In his new book, How Children Succeed: Grit, Curiosity, and the Hidden Power of Character, Paul Tough outlines the qualities kids need to succeed … and they may surprise you. Most of us assume that success is the product of native intelligence; a loving, supportive, nurturing family; and the economic resources to access opportunities.
Tough’s research has uncovered five key qualities that build success. He sums up the single most important factor: “Dogged determinism in the face of adversity is ‘grit.’”
Tough encourages parents, teachers, and coaches not to make life too easy or to set the bar too low. It is the satisfaction that comes with mastery and persistence that makes something worthwhile. Let them feel disappointed or frustrated or upset. Let them know that is not their permanent mailing address. Remind them of a time they battled through disappointment to successfully reaching a really hard goal. Catch your child having accomplished something that required true grit!
Encourage your child to stick with it, to keep trying, to set a goal that is worthwhile. Cheer them on. Let them express their frustration or disappointment, when it takes a long time or doesn’t happen.
Resilience is the ability to recover from disappointments and defeats and still persist. Express belief in your child so that your child will believe in herself or himself.
What this does not mean: Your child does not need to play soccer or clarinet for a lifetime because they tried it out in fourth grade! Make sure that there is time and opportunity to explore new things.
About what are you curious? Share a topic or an experience or a skill with your child that intrigues you. Ask your child, “What would you like to know more about?” Read a book together, visit a museum, interview a person who has had an amazing life.
Feed curiosity. It keeps us mentally alive and engaged with life.
Encourage your child to do the very best he or she can … and then say, “That’s what I call being conscientious!” Don’t confuse this with being wildly successful. It is certainly linked to persevering, but also identifies the quality of effort your child puts into it.
Since attitude builds expectation, make sure that you frame a life in Christ as one that is filled with Jesus’ promised abundance, not one that is scarcity-driven. If our children look for life to be that glass that is half-full, rather than describe it as a glass half-empty, they are wide open to expecting that it will ultimately be filled to overflowing. Help your child to name what gives them hope, what makes them proud.
We have all had a time when we watched our child and feared an imminent explosion. Our four-year-old was on stage for a nursery school Christmas program when a boy standing next to her simply couldn’t resist pulling her curly hair. I saw her form a fist, narrow her eyes, and miraculously step away from the boy to stand on another part of the stage.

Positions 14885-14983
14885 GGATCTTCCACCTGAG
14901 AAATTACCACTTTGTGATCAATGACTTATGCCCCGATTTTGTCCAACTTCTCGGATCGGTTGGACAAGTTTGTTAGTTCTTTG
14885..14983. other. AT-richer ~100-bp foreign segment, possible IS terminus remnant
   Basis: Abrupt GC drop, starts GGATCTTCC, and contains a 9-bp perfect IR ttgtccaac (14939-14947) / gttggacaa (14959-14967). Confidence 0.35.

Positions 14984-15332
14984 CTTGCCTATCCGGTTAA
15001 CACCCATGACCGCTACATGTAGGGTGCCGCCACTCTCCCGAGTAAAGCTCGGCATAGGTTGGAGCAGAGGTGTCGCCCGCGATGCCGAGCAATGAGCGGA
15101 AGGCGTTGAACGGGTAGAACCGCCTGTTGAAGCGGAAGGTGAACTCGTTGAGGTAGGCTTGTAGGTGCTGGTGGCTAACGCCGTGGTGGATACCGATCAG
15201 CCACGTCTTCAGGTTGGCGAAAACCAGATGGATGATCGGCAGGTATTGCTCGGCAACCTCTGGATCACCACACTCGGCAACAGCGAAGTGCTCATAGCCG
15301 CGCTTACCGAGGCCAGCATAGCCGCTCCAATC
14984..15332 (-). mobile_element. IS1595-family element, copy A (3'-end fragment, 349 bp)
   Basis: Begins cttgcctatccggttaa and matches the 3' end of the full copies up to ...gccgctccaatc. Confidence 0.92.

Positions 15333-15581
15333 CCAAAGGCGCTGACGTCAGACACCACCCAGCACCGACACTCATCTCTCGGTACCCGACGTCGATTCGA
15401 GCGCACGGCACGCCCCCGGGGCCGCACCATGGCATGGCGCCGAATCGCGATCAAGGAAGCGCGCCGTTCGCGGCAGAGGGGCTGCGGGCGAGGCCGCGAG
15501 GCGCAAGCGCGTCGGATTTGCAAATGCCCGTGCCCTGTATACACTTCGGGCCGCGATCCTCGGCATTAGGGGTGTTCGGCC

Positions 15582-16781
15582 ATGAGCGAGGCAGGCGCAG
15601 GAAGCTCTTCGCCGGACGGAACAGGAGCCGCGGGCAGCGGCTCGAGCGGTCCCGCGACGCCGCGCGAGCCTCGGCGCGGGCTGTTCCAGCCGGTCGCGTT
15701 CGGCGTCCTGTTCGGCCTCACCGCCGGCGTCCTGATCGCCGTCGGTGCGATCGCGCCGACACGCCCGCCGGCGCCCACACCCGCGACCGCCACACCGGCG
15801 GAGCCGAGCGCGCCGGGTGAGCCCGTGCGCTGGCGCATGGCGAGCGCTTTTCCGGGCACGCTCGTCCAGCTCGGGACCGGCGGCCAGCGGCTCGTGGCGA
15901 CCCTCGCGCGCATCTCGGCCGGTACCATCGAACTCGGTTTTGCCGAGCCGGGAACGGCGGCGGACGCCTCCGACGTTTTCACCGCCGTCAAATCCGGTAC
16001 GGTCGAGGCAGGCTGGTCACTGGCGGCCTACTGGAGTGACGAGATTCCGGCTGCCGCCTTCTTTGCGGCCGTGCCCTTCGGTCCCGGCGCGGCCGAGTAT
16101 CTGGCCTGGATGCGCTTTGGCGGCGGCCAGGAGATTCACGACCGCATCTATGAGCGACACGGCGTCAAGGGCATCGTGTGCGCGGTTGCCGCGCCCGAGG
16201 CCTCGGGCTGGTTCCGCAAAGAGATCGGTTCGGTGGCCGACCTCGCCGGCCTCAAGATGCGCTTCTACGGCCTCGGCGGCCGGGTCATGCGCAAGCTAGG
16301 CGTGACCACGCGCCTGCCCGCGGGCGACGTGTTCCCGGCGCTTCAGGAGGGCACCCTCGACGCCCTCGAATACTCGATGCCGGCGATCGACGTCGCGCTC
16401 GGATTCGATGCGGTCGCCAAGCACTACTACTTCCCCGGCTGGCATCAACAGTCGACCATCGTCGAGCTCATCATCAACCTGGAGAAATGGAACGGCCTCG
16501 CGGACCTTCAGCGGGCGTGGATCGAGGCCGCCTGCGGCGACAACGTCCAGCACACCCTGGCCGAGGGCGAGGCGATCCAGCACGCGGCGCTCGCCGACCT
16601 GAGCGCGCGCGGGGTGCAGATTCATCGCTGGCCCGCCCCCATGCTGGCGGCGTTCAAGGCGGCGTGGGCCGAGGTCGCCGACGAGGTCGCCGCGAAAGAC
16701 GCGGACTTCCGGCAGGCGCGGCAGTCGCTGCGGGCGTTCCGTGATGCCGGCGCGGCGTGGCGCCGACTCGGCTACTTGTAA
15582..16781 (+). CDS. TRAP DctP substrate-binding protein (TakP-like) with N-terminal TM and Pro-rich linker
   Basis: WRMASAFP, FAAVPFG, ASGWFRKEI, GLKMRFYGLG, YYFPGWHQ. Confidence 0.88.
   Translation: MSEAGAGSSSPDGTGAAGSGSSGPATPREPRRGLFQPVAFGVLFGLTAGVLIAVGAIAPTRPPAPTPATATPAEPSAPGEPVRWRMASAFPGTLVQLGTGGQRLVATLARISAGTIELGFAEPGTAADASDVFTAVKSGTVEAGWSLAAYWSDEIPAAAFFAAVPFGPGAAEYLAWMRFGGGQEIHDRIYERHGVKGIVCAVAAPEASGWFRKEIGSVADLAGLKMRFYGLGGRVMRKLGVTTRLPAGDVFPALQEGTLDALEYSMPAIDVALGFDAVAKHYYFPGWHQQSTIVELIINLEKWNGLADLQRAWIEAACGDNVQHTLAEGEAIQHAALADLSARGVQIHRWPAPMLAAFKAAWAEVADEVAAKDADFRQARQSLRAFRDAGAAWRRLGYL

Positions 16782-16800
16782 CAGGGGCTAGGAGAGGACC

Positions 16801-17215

Now that was self-control … and we told her how proud we were of her, that we knew how hard it was not to hit or growl. We need to catch our kids about to explode and pull it back, and then it is our turn to affirm, affirm, affirm.
Every one of us wants the children we know and love to succeed. We can help them build the character that is God’s desire for them, expressed through the prophet Jeremiah, “Surely I know the plans I have for you,” says the Lord. “Plans for your welfare and not for harm, to give you a future with hope.” (Jeremiah 29:11) Let us all help God’s plans for all children to be fulfilled.
1. This year, set goals, not New Year’s resolutions. Goals are the things that invite us to persevere. They are lofty, worthy, and hard to reach, but worth all of the effort. Resolutions are the things we so often fail at … and then we simply give up. Catch your kids persevering at a task or goal and affirm, affirm, affirm.
2. When your child is disappointed, frustrated, or upset or when things are hard, tell your child that you believe in him or her, you know he or she can do it, and you are with them on this journey.
3. When your child persists, despite disappointment, label that “resilience,” the ability to bounce back from defeat. Express your belief in your child so that your child will believe in herself or himself.
4. Keep a “True Grit” journal, jotting down all of the examples of perseverance, curiosity, and character that your child demonstrates to the world. On the day when your child is tempted to give up, to declare a task “too hard,” to say, “I cannot do it,” get out the journal and read a few entries of examples of how they have previously faced the hard things in life and triumphed!
5. Pray as a family, thanking God for being present in your child’s life, during the hard times and the easy times, during the triumphs and the defeats, loving you all, picking you up again, and declaring that “I can do all things through Christ who strengthens me.” (Philippians 4:13)